Finally we come to two first novels in which the authors' gifts are an impressive match for their ambitions: Pauline Holdstock's The Blackbird's Song (Simon & Pierre. 159 pages, $19.95 cloth) and Marion Quednau's The Butterfly Chair (Random House, 202 pages, $19.95 cloth). Holdstock's beautifully written novel is an account of the horrific flight of a group of Canadian missionaries from Boxer-rebellion China. There are certain structural flaws in The Blackbird's Song- Emily's first-person stream of consciousness, with which the novel begins and ends, is much more effective than the backtracking, omniscient narration of the novel's middle section; the narrative line becomes curiously blurred at the moment of William's death, with the result that the novel's pacing suffers; and finally, the epilogue inevitably seems flat compared to the powerful pages that precede it. But what stays with the reader is the evocative beauty of Holdstock's prose, her skill at detailing gesture, mood, and perception, her gift for creating characters whose relationships ate dramatic rather than static. One wishes that this novel were longer, fuller: we want especially to know more about Martha, the "Crazy Sister" who turns from evangelism to opium to Christ as he can be found in "The Temple of the Lotus at Davm." Holdstock is a gifted writer. The Blackbird's Song, despite its flaws, is a worthy first novel.
The Butterfly Chair is a remarkable debut: writing this accomplished and compelling is a rarity even among muchpublished novelists, Quednau's presentation of "what happens to people when they are caught inside each other," her untangling of the web of love and hate within a "perfect" family of German immigrants to Canada, and her evocation of the process whereby one comes to terms with death, loss, and forgiveness itself, are masterful. At the heart of her novel is the relationship between a father "brutally unforgiving at disappointments," continually disappointed, and Else, the daughter who witnesses his murder of her mother and his own suicide, yet who cannot renounce her love for her father. The discovery that love is "a hard thing and a heavy thing" is as devastating for the reader as it is for Else: the absolute rightness of Quednau's language, the lucid and lucent poignancy with which she evokes the genesis of a Canadian tragedy, makes this an extraordinary novel that beautifully complements its epigraph, one of the most haunting sections of Rilke's Duino Elegies.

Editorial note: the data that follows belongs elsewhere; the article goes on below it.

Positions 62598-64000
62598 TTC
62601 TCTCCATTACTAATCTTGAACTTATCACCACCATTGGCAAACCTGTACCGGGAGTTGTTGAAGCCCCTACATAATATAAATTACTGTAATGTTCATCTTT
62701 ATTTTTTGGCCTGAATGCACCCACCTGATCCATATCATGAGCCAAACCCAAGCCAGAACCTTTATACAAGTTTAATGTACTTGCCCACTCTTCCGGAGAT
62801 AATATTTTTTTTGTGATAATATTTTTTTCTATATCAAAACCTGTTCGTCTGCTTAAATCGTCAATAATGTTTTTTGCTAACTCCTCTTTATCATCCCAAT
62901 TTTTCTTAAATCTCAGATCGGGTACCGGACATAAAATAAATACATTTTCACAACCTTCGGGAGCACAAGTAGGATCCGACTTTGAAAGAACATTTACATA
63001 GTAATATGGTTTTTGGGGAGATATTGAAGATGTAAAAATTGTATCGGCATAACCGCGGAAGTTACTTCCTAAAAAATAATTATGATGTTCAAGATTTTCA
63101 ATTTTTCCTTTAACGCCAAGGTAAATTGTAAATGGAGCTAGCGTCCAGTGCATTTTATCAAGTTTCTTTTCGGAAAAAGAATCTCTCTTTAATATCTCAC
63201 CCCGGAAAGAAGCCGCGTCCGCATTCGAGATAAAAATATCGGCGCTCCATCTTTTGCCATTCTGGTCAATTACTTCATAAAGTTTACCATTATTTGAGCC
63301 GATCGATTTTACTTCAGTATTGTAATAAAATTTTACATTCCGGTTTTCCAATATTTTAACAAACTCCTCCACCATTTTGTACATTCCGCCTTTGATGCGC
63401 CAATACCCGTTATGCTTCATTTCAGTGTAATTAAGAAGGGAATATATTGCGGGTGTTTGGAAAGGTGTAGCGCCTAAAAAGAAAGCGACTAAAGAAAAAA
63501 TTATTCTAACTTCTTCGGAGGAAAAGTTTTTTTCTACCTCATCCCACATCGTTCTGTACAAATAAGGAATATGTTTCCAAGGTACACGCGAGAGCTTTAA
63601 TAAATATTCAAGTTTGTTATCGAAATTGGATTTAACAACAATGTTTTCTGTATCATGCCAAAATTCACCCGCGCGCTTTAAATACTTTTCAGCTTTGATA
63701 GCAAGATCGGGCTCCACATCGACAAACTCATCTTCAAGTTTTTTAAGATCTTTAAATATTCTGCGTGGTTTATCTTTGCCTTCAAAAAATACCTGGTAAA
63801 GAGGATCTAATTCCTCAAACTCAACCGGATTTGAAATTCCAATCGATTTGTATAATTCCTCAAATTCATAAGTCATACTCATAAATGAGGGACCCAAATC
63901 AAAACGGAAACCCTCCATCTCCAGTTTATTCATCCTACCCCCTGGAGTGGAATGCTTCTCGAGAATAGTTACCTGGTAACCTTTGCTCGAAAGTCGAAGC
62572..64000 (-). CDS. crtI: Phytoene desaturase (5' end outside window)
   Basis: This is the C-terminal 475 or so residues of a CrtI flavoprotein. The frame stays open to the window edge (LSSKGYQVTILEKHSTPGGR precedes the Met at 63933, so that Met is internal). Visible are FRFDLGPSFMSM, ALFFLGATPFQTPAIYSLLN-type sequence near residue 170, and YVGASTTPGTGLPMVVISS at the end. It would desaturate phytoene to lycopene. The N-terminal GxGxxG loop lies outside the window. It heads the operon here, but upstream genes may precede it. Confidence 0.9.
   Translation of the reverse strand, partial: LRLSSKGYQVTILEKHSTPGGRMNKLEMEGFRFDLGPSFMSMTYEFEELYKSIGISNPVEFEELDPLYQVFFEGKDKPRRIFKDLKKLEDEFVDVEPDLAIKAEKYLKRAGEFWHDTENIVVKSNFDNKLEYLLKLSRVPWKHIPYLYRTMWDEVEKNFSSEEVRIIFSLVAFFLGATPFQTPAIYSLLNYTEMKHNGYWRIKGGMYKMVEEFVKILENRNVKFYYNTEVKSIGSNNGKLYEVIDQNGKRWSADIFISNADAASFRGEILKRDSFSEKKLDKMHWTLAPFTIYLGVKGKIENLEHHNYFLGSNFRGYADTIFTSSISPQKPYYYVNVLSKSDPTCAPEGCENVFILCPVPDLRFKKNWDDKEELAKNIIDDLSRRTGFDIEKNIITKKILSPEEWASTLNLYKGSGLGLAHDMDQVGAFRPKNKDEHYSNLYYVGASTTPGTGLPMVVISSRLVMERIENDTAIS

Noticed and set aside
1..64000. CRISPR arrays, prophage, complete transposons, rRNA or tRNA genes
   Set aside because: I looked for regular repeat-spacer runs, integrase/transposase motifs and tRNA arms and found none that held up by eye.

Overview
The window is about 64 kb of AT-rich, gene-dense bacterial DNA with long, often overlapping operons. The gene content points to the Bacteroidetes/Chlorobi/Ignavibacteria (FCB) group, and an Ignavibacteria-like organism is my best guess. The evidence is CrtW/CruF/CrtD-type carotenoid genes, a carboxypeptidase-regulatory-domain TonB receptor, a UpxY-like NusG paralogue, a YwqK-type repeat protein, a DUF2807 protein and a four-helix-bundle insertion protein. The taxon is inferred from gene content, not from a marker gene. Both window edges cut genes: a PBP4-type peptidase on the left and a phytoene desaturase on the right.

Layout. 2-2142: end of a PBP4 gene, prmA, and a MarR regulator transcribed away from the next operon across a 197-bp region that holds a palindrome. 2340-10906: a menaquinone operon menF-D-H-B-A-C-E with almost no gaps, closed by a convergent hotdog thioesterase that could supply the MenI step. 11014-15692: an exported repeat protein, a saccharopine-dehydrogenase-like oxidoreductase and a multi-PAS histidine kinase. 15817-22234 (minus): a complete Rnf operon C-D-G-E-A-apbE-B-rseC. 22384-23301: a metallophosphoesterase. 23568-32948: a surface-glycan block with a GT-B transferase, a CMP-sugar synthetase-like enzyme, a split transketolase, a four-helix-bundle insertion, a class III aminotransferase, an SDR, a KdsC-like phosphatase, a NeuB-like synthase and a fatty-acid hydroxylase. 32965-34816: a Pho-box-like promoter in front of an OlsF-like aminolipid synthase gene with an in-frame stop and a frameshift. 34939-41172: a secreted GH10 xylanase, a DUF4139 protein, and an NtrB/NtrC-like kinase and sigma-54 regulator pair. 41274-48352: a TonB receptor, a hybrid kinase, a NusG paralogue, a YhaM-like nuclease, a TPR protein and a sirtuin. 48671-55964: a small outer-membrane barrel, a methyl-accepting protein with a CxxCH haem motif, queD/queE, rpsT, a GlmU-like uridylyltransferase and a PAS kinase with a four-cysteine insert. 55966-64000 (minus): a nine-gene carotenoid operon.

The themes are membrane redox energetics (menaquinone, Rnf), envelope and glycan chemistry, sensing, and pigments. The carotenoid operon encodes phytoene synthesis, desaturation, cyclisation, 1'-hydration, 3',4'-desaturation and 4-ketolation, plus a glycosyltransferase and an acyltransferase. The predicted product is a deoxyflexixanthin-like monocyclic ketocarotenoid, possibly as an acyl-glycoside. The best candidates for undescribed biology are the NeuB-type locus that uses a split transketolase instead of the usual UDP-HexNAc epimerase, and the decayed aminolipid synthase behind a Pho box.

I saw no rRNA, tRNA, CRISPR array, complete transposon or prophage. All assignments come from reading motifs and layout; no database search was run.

So powerful are those sections of the novel that recollect Else's childhood, her affection for her mother, and her mingled fear, resentment, and pride in her father, that the "present-tense" sections that develop the relationship between the adult Else and her would-be husband, Dean, pale in comparison. It may be objected that the wonderful part four of the novel, Else's letter to her dead father, goes on too long and that the flashback in the novel's final section to the summer Else spends alone on a farm in rural Ontario is not perfectly integrated with the rest of the narrative. Yet this novel's strengths - its exquisite rendering of the vulnerability of a child's sense of self and world, of the precariousness of that order and certainty which parents create for their children as a shield against the violent chaos of reality, its acuity in detailing the sense of difference felt by immigrants' children caught between two languages, worlds, and loyalties - override any weaknesses. To read The Butterfly Chair is to reassert Henry James's passionate claim that"art makes life, makes interest, makes importance" and that there exists no substitute for "the farce and beauty of its process."